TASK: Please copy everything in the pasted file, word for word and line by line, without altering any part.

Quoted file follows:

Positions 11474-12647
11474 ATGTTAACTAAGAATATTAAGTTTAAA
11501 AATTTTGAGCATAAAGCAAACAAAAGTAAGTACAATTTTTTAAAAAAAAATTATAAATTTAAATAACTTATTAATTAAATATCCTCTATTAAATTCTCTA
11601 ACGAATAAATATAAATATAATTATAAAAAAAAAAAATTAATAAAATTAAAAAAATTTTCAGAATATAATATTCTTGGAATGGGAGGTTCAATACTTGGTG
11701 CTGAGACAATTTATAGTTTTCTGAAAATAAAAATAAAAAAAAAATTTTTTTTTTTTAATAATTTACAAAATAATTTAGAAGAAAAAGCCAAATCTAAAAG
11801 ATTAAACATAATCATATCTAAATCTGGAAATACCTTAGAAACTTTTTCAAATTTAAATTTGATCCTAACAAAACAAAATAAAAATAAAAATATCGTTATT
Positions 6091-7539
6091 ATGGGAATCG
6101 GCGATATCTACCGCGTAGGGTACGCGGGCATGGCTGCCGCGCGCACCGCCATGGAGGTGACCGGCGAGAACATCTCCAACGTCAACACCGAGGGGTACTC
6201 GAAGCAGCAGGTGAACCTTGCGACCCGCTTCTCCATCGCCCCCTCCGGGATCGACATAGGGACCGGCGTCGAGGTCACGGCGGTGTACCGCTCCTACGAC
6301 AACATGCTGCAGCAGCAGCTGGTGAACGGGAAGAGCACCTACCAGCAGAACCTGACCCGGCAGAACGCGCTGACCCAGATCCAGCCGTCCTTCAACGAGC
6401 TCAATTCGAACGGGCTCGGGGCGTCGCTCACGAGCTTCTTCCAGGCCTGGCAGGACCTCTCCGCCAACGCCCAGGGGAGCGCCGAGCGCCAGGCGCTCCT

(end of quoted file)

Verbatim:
Positions 11474-12647
11474 ATGTTAACTAAGAATATTAAGTTTAAA
11501 AATTTTGAGCATAAAGCAAACAAAAGTAAGTACAATTTTTTAAAAAAAAATTATAAATTTAAATAACTTATTAATTAAATATCCTCTATTAAATTCTCTA
11601 ACGAATAAATATAAATATAATTATAAAAAAAAAAAATTAATAAAATTAAAAAAATTTTCAGAATATAATATTCTTGGAATGGGAGGTTCAATACTTGGTG
11701 CTGAGACAATTTATAGTTTTCTGAAAATAAAAATAAAAAAAAAATTTTTTTTTTTTAATAATTTACAAAATAATTTAGAAGAAAAAGCCAAATCTAAAAG
11801 ATTAAACATAATCATATCTAAATCTGGAAATACCTTAGAAACTTTTTCAAATTTAAATTTGATCCTAACAAAACAAAATAAAAATAAAAATATCGTTATT
Positions 6091-7539
6091 ATGGGAATCG
6101 GCGATATCTACCGCGTAGGGTACGCGGGCATGGCTGCCGCGCGCACCGCCATGGAGGTGACCGGCGAGAACATCTCCAACGTCAACACCGAGGGGTACTC
6201 GAAGCAGCAGGTGAACCTTGCGACCCGCTTCTCCATCGCCCCCTCCGGGATCGACATAGGGACCGGCGTCGAGGTCACGGCGGTGTACCGCTCCTACGAC
6301 AACATGCTGCAGCAGCAGCTGGTGAACGGGAAGAGCACCTACCAGCAGAACCTGACCCGGCAGAACGCGCTGACCCAGATCCAGCCGTCCTTCAACGAGC
6401 TCAATTCGAACGGGCTCGGGGCGTCGCTCACGAGCTTCTTCCAGGCCTGGCAGGACCTCTCCGCCAACGCCCAGGGGAGCGCCGAGCGCCAGGCGCTCCT